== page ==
Getting into and graduating from law school is a monumental task in and of itself. But the process doesn’t end the day you walk across the stage and receive your Juris Doctorate; to practice, you still have to get admitted to the state bar. California has a notoriously difficult bar exam, but that’s not the only thing that causes confusion in the process. California also requires you to jump through a series of hoops—in addition to the bar exam—to gain admittance. This post explores steps you can take to ensure that your California bar admission process is as timely and smooth as possible.
Step One: Meet the Legal Education Requirements
The legal education requirements to be admitted in California are less stringent than in other states. Attending an ABA-accredited or State Bar of California accredited law school are the most typical ways to meet this requirement, but you can also apply after four years of study at an unaccredited distance-learning law school or after four years of study under a judge or attorney.
If you’re not a U.S.-educated attorney, you can still be admitted to practice law in California. The process requires extra steps, so factor in additional time. Most notably, applicants for admission are required to have a social security number. If you don’t have a social security number, you must request and prepare the form from the State Bar to request an exemption when you register with the State Bar of California.
Step Two: Register with the State Bar of California as an Attorney Applicant
To complete the process, you must register as an attorney applicant with the State Bar of California. Thankfully, the registration process itself is not time-consuming, and can be done online here. The online website allows you to track the status of your application and your eligibility.
Step Three: The Testing Requirements
Of all the things in the admission process, applicants tend to focus most on the testing requirements. By now, you won’t be a stranger to the fact that you have to take and pass the California bar exam to be admitted. Take the California bar seriously. The pass rates are the lowest in the country, and there is no workaround to studying hard and preparing wisely.
With the emphasis on the bar, don’t overlook the need to take the Multistate Professional Responsibility Exam (MPRE). Although easier than the bar exam, you still need to have a solid grasp on the underlying rules to pass. Don’t put off the MPRE until the last minute; get it out of the way as soon as you can and check that item off of the list of things you need to get admitted. If you fail the MPRE the first time, you want to have given yourself ample time before the bar exam to take it again.
Step Four: The Moral Character Determination
To be admitted to the California bar, all applicants have to go through a background check and receive a positive moral character determination. One of the most important things to note about the moral character process is that it takes a long time.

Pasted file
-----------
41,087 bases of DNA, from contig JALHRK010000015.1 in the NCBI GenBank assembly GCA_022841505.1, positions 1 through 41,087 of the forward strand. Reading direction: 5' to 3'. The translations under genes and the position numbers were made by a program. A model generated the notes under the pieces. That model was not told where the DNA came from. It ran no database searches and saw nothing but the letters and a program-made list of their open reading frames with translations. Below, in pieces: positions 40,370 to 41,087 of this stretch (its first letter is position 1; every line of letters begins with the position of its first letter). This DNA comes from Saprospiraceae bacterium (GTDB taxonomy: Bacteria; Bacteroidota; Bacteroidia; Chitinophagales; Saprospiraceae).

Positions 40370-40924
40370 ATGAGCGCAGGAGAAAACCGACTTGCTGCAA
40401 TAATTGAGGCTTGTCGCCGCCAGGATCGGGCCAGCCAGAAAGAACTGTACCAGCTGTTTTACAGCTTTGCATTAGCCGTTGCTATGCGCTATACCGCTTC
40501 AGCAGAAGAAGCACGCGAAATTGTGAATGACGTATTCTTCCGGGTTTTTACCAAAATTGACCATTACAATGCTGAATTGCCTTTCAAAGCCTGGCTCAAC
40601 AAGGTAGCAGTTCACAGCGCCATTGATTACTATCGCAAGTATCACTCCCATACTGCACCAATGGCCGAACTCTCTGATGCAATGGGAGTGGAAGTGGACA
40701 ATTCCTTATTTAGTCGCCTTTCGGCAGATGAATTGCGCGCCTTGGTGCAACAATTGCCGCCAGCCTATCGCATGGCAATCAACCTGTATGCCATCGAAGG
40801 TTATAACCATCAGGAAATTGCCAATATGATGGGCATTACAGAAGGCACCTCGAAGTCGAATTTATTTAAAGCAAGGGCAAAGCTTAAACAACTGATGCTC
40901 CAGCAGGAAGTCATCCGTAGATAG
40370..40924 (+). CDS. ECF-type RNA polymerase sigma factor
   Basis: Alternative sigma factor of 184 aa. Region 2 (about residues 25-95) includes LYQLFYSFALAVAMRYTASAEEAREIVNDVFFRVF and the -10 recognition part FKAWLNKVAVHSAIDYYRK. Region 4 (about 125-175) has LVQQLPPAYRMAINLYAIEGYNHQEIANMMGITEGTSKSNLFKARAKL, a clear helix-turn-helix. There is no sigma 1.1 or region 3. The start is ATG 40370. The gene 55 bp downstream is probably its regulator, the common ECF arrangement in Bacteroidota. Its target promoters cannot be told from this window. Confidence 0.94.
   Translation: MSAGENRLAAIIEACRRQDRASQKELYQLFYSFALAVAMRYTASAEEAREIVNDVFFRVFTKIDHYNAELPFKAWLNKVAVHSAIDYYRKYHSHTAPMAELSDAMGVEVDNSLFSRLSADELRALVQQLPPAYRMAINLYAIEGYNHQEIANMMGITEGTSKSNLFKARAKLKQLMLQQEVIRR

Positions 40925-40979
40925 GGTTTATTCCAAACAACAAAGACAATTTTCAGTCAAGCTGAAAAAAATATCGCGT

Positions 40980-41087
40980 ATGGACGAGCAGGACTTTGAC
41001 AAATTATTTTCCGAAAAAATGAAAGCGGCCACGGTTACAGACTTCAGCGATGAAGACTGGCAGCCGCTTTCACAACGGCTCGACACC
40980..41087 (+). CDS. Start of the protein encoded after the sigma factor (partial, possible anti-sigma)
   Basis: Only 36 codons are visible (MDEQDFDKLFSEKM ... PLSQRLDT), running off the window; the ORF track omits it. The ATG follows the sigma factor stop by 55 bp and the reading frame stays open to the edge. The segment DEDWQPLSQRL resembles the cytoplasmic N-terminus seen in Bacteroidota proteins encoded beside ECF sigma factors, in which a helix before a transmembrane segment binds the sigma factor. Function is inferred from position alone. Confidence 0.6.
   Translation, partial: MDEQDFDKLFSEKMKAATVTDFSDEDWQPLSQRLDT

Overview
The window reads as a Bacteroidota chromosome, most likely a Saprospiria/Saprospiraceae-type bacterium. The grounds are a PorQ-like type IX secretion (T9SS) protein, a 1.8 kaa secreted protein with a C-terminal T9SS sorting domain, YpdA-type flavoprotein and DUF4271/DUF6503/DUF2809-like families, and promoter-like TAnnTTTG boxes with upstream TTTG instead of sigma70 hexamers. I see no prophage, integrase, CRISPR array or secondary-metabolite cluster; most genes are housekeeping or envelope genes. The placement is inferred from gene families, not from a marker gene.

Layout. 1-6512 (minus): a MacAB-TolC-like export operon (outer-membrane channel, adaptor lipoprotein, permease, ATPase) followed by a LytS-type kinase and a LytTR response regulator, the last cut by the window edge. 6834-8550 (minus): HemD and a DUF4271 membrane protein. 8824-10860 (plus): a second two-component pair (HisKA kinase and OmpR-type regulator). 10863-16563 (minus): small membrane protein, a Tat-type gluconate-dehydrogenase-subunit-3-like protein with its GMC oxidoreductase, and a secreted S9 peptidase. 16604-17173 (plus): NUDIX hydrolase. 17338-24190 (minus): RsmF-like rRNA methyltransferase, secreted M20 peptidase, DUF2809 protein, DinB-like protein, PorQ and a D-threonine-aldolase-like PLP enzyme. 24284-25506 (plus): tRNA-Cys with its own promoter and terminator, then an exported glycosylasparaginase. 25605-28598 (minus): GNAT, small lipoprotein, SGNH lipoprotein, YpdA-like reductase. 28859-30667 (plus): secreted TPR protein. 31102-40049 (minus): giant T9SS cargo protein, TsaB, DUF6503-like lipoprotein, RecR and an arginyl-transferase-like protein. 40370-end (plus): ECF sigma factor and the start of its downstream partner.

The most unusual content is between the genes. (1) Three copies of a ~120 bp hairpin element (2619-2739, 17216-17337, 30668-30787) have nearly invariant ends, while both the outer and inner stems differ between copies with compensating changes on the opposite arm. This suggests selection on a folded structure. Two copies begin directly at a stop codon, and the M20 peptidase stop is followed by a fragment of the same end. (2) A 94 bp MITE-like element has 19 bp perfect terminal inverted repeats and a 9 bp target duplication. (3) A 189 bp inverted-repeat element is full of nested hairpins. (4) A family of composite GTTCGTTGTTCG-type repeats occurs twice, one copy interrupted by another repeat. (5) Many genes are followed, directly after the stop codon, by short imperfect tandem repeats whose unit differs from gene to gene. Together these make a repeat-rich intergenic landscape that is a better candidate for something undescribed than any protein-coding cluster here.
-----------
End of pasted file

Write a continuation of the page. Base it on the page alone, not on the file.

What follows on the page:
The State Bar of California warns that the process typically takes a minimum of six months to complete. Because of that, anyone who wants to be admitted in California should start the process no later than their last year of law school. If you are coming to practice in California after practicing in another state, start the moral character process as soon as you learn that you’ll be moving. Your employer will be thankful for your diligence, and you’ll be glad that you can start appearing in court and filing motions at the earliest possible date.
The moral character process is involved. After registering as an attorney applicant on the State Bar of California website, you must complete the online moral character application. From there, State Bar staff review your history. The review includes references from past employers, fingerprints, criminal convictions, drug and alcohol abuse, review of debt, and any violation of school honor codes. And yes—I mentioned fingerprinting. Be sure to make time to review where you can have your fingerprints done locally so that can these be included with your application.
If you’re not sure where you are in the moral character determination process, you can always check your State Bar online account for a status update. If you want to know even more, call the State Bar. If you’re in Southern California, call the LA office at 213-765-1500. If you’re in Northern California, call the SF office at 415-538-2300.
Step Five: Completing Enrollment
Once you’ve completed all of the requirements, you will receive an admission packet in the mail. In it will be a membership enrollment (or “oath” card). An individual authorized to administer oaths must fill out and sign the card. If you want (although you don’t have to), you can attend one of the admissions ceremonies coordinated by the State Bar. Your admission packet will include a list of ceremony locations and dates. Once your return the membership enrollment card, you can start practicing in California.
The key takeaway for ensuring a smooth admission process to the State Bar of California is to start early. Do not make the mistake of assuming that the process can be completed quickly. By being aware of the admission requirements and understanding the timeline, you can ensure that you’ll be admitted to practice in California as soon as possible after passing the bar exam.